Zen teaches us that attachment to our thinking is the root of our suffering. Much of our lives we are stuck in and act out of rigid and repeating patterns of thoughts and feelings. So, to find simple ways to interrupt these patterns, even for a moment, can be very helpful. Most people aren't even aware of what their minds are doing. I usually start off a session with five minutes of meditation. Sometimes that seems to be the most important thing that happens during the whole hour, especially for someone who doesn't have a regular sitting practice. Just teaching clients a little meditation and giving them a feeling for what goes on in their minds can be an incredible eye-opener for them. I can't tell you how many people say to me, "I love this five minutes of meditation we do here."

As a client, you have to find a way to express yourself and to get to know yourself better. If you're a Zen student and you're a client in psychotherapy, an important tool you have to find out about yourself is practice. Mindfulness and breath are wonderful tools for calming the mind and working with a problem. I often suggest to people I'm working with to watch their breath as a way of returning to the present. I'll suggest that they do walking meditation when they go from their desk at work to the bathroom or the water cooler. We all have our breath to return to when we get overwhelmed; just breathe in, just breathe out, just feel your body for ten breaths. Breath can help contain feelings which seem out of control. If we can return to the breath, we may not need to react so fast; there's some space. That's also part of what we're learning when we're sitting in the dharma room. Thoughts and feelings come up but we don't have to do anything about them--we can contain them with the breath. The breath can cut the chain of thinking.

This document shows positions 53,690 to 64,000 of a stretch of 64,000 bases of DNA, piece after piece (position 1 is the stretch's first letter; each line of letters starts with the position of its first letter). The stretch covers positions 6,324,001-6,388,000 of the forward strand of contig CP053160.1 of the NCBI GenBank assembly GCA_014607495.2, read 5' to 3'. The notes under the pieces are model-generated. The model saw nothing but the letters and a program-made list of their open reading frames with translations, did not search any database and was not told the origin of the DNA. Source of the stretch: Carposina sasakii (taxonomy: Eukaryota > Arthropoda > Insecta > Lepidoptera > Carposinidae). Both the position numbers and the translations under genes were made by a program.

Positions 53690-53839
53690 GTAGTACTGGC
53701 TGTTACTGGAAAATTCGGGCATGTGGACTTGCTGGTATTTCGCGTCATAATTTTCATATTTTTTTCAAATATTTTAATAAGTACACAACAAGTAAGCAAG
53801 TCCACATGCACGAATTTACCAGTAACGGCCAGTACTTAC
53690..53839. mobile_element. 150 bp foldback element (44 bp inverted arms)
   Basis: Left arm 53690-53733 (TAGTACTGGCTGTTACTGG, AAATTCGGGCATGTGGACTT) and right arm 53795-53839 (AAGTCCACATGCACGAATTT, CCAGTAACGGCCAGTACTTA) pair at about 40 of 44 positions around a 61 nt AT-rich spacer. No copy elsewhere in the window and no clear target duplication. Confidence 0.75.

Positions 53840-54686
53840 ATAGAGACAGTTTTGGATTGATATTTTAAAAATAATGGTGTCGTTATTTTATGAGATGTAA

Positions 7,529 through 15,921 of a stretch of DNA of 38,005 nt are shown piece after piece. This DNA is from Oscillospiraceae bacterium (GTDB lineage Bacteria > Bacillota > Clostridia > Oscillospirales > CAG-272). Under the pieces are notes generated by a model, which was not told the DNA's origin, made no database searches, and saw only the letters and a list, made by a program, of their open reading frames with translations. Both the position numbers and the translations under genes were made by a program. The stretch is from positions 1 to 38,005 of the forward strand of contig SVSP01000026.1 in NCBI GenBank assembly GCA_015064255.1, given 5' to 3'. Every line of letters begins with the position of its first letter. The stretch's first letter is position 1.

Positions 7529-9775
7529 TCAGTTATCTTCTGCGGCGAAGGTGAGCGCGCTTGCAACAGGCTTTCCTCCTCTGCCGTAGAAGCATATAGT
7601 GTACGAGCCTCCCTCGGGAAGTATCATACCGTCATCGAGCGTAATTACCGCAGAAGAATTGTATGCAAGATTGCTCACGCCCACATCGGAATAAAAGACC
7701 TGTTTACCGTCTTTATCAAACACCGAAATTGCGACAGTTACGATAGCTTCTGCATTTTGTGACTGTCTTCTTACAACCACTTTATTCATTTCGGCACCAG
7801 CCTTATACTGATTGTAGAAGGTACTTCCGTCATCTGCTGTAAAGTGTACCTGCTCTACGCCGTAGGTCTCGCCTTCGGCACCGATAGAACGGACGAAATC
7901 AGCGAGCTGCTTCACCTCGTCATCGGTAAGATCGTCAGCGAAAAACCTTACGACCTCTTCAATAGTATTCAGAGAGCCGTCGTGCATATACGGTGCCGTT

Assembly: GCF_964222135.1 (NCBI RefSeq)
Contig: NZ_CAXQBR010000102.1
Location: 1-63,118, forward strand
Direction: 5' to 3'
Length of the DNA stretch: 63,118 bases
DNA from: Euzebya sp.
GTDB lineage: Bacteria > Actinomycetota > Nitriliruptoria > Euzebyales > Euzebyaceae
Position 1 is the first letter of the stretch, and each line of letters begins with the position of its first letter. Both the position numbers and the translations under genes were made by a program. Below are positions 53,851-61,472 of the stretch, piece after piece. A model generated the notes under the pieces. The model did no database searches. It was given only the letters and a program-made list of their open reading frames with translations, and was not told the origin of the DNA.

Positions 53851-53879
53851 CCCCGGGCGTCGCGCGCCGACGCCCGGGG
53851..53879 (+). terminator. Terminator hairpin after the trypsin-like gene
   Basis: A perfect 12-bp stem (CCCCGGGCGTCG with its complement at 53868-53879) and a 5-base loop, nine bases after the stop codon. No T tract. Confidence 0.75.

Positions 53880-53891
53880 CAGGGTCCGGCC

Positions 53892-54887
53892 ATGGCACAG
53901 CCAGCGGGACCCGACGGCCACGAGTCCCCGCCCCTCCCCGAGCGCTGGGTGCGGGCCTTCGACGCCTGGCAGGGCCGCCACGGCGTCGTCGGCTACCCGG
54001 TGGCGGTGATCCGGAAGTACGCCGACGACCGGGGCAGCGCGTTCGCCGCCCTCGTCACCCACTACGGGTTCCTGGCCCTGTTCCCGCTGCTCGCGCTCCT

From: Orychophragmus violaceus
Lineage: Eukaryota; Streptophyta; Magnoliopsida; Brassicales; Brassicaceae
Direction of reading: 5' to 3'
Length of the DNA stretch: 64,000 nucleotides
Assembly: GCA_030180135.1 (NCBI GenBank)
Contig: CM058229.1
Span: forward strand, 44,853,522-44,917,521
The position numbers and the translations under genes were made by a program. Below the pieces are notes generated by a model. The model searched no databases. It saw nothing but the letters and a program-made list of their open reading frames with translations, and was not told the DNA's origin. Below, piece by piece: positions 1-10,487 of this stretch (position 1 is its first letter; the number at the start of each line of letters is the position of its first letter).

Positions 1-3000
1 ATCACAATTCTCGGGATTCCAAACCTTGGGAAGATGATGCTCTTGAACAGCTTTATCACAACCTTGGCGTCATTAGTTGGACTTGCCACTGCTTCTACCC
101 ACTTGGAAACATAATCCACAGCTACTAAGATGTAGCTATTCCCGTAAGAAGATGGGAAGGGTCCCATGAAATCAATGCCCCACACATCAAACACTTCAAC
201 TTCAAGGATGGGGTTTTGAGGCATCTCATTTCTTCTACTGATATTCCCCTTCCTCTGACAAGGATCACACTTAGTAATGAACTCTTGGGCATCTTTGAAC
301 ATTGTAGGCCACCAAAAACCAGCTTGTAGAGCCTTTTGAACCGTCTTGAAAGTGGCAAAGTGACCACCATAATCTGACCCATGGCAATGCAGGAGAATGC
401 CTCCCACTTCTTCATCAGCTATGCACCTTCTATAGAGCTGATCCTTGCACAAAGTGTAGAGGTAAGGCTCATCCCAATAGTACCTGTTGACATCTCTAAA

Student: I find that the stronger my psychotherapy or analysis got, the weaker my Zen practice became. The one replaced the other... like it wasn't necessary because the therapeutic process was so strong.